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Archive: Sadanobu

Description:
Nakamura Utaemon IV (中村歌右衛門) as Fuwa Banzaemon (不破伴左衛門) in Monogusa Tarô ("Do nothing" Tarô: 物ぐ太郎), Naka Theater, Osaka
Signature:
Hasegawa Sadanobu ga (長谷川貞信画)
Seals:
No artist seal
Publisher:
Honsei (本清)
Date:
8/1837
Format:
(H x W)
ôban nishiki-e
37.5 x 24.7 cm
Impression:
Excellent deluxe edition with metallics
Condition:
Excellent color and overall condition, unbacked; paper slightly rubbed at bottom
Price (USD/¥):
SOLD

OInquiry: SDN42

Comments:
Background

Monogusa Tarô recounts the amusing story of a lazy commoner who improbably achieves fame, fortune, and aristocratic status after leaving his village for the capital. It is an example from a literary genre called otogi zôshi ("Tales told by a companion" or "The companion book": 御伽草子), a grouping of around 350 prose narratives (or as many as 500, depending on how they are defined and categorized), mostly from the Muramachi period (1392–1573) but extending into the Edo period (1603-1868). Monogusa Tarô was one of 23 tales collected and published in the early 18th century, titled Otogi bunko (御伽文庫), and republished as Otogi zôshi in 1801. Stories such as Monogusa Tarô also fall, more specifically, within a type called rissen shusse (triumph or rising up in life: 立身出世). Otogi zôshi were the forerunners of Edo-period kana zôshi (story books in kana 仮名 script: 仮名草子) and ukiyo zôshi (story books of the floating world: 浮世草子). Once introduced, otogi zôshi became generalized to include a large body of popular stories such as folk-tales and didactic narratives.

The kabuki play Monogusa Tarô was written by Nagawa Shimesuke I (奈川七五三助 1754-1814), the Osaka-born son of a teahouse owner in the Dôtonbori theater district. His most enduring play is Sumidagawa gonichi no omokage (A duplicate countenance at the Sumida River: 隅田川続俤) from 1784. In the present drama, the role of Fuwa Banzaemon (不破伴左衛門), who was frequently featured in kabuki plays, was based on an actual sixteenth-century samurai. He was purportedly a rival-in-love with another samurai named Nagoya Sansaburô (名古屋山三郎 died 1603). Sansaburô's father was Nagoya Takahisa, governor of Inaba province, and his mother Yôun'in, a niece of Oda Nobunaga (1534-82; the warlord who initiated the unification of Japan under the Shogunate in the late sixteenth century). Supposedly, Sansaburô was a lover of Izumo no Okuni (出雲の阿国), the founder of Kabuki, but there is no evidence that they actually knew one another. Nevertheless, he was portrayed in plays as her departed lover, and Okuni used him, or rather his "ghost," as a regular character in skits performed by her theatrical troupe. Sansaburô was killed in a brawl in 1603, the year usually given for the official birth of Okuni's kabuki. Among the various Fuwa Nagoya mono (plays about Fuwa and Nagoya: 不和破名古屋) for the puppet and kabuki theaters, some revolved around a conspiracy by Fuwa to usurp control of the Sasaki clan domain by supporting an illegitimate son of the clan's recently deceased lord. In one retelling — Ukiyozuka hiyoku no inazuma (A floating world design: Comparison of matching lightning bolts: 浮世柄比翼稲妻), written in 1823 by Tsuruya Nanboku IV for Ichikawa Danjûrô VII in Edo — Nagoya Sanzaemon (i.e., Sansaburô) was a loyal Sakai retainer who is murdered by Fuwa.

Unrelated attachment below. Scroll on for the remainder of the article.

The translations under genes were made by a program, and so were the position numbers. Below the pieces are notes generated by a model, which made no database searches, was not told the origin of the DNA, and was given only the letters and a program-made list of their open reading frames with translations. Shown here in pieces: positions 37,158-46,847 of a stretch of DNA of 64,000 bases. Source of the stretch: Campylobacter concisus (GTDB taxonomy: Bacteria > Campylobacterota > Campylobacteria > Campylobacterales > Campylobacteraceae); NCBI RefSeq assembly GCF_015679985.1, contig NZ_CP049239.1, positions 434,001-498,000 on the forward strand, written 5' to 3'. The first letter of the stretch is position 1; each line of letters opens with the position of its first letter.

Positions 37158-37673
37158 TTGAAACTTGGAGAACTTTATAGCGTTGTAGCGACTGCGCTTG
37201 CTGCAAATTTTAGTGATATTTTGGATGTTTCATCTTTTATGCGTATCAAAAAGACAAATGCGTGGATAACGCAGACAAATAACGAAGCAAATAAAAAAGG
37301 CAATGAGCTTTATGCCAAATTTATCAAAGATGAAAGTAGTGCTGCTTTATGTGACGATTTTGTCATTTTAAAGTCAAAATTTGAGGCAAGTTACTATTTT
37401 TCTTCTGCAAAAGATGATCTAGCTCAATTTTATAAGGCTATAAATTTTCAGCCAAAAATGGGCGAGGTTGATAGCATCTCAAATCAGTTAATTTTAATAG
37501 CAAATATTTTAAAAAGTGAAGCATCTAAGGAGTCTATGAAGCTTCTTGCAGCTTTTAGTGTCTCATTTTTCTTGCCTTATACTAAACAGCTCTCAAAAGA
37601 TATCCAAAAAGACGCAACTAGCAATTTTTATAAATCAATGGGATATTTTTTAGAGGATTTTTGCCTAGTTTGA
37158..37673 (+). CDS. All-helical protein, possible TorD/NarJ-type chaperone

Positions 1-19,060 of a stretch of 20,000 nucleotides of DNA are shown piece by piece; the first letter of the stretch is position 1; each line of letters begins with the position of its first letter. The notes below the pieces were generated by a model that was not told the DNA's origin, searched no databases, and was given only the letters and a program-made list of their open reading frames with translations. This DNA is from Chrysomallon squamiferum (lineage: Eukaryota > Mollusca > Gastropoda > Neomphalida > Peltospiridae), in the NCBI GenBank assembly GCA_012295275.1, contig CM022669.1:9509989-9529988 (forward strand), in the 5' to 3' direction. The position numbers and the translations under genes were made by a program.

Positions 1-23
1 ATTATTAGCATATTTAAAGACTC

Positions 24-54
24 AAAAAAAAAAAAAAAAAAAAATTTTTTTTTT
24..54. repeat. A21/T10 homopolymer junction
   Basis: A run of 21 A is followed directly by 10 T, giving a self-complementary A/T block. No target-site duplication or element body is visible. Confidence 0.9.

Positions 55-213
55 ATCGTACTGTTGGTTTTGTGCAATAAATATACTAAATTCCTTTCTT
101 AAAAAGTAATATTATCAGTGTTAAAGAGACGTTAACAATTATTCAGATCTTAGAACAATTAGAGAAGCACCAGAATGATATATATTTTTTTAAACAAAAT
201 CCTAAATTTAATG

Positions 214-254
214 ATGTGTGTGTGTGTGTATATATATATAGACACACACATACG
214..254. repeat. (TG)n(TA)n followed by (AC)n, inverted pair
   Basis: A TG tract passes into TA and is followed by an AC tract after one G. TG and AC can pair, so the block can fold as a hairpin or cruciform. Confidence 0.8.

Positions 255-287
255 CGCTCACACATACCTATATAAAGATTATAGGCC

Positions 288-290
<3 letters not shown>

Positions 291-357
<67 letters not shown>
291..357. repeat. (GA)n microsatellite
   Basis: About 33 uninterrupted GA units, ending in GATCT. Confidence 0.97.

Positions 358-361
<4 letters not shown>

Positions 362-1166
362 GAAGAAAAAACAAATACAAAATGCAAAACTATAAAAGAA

Design

This scene and the presence of Fuwa Banzaemon among the cast of characters suggests that the play conflates two very different sekai ("worlds" or "spheres": 世界), that is, the historical period, setting, or milieu with its varied associations in which kabuki play dramatists situated the events of their dramas. One sekai would be the comical stories surrounding Monogusa Tarô, the other would feature the intrigues involving Sansaburô.

In this staging, Utaemon also performed as Sanza's wife Kazuraki (山三妻かづらき). The role of Monogusa Tarô was played by Nakamura Tamasuke I (中村玉助).

This deluxe impression is finely printed, its colors very well preserved, with a rich application of metallics, making it a truly exceptional survivor.

Provenance

This impression comes from the much-admired Martin Levitz collection, New York City. Some of the Levitz prints were used to illustrate Schwaab's Osaka Prints (1989).

References: HSH, no. 18